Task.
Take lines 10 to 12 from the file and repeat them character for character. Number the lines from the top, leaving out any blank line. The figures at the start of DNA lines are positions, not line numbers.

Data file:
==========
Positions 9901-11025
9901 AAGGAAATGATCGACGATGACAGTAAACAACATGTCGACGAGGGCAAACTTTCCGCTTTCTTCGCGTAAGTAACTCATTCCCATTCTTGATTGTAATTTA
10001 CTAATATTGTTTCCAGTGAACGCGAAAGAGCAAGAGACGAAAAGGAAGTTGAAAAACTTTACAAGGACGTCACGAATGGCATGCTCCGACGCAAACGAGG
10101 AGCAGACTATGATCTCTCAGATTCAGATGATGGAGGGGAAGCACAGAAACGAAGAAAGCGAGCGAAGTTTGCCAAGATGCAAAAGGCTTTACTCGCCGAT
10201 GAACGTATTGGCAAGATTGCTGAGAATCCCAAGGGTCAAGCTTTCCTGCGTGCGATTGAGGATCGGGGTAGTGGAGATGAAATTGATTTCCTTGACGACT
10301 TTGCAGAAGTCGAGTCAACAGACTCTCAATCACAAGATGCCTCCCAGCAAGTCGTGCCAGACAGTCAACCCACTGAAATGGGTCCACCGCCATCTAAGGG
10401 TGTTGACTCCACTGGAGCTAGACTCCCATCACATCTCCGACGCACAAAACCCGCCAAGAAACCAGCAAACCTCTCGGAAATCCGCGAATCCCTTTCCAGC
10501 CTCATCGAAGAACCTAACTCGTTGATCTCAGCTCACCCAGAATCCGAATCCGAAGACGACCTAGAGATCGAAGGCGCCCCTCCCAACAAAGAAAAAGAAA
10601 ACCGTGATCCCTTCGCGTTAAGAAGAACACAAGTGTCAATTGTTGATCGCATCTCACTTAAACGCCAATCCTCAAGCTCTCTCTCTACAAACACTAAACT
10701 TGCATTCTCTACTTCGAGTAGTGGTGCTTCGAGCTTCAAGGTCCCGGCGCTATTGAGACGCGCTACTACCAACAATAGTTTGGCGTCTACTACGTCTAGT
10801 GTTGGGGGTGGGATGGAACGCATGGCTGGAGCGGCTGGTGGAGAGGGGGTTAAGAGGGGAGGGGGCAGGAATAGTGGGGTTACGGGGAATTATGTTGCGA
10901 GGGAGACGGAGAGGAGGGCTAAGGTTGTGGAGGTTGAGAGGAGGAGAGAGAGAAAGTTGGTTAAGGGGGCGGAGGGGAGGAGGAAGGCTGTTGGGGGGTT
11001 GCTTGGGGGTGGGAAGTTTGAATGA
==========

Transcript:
10701 TGCATTCTCTACTTCGAGTAGTGGTGCTTCGAGCTTCAAGGTCCCGGCGCTATTGAGACGCGCTACTACCAACAATAGTTTGGCGTCTACTACGTCTAGT
10801 GTTGGGGGTGGGATGGAACGCATGGCTGGAGCGGCTGGTGGAGAGGGGGTTAAGAGGGGAGGGGGCAGGAATAGTGGGGTTACGGGGAATTATGTTGCGA
10901 GGGAGACGGAGAGGAGGGCTAAGGTTGTGGAGGTTGAGAGGAGGAGAGAGAGAAAGTTGGTTAAGGGGGCGGAGGGGAGGAGGAAGGCTGTTGGGGGGTT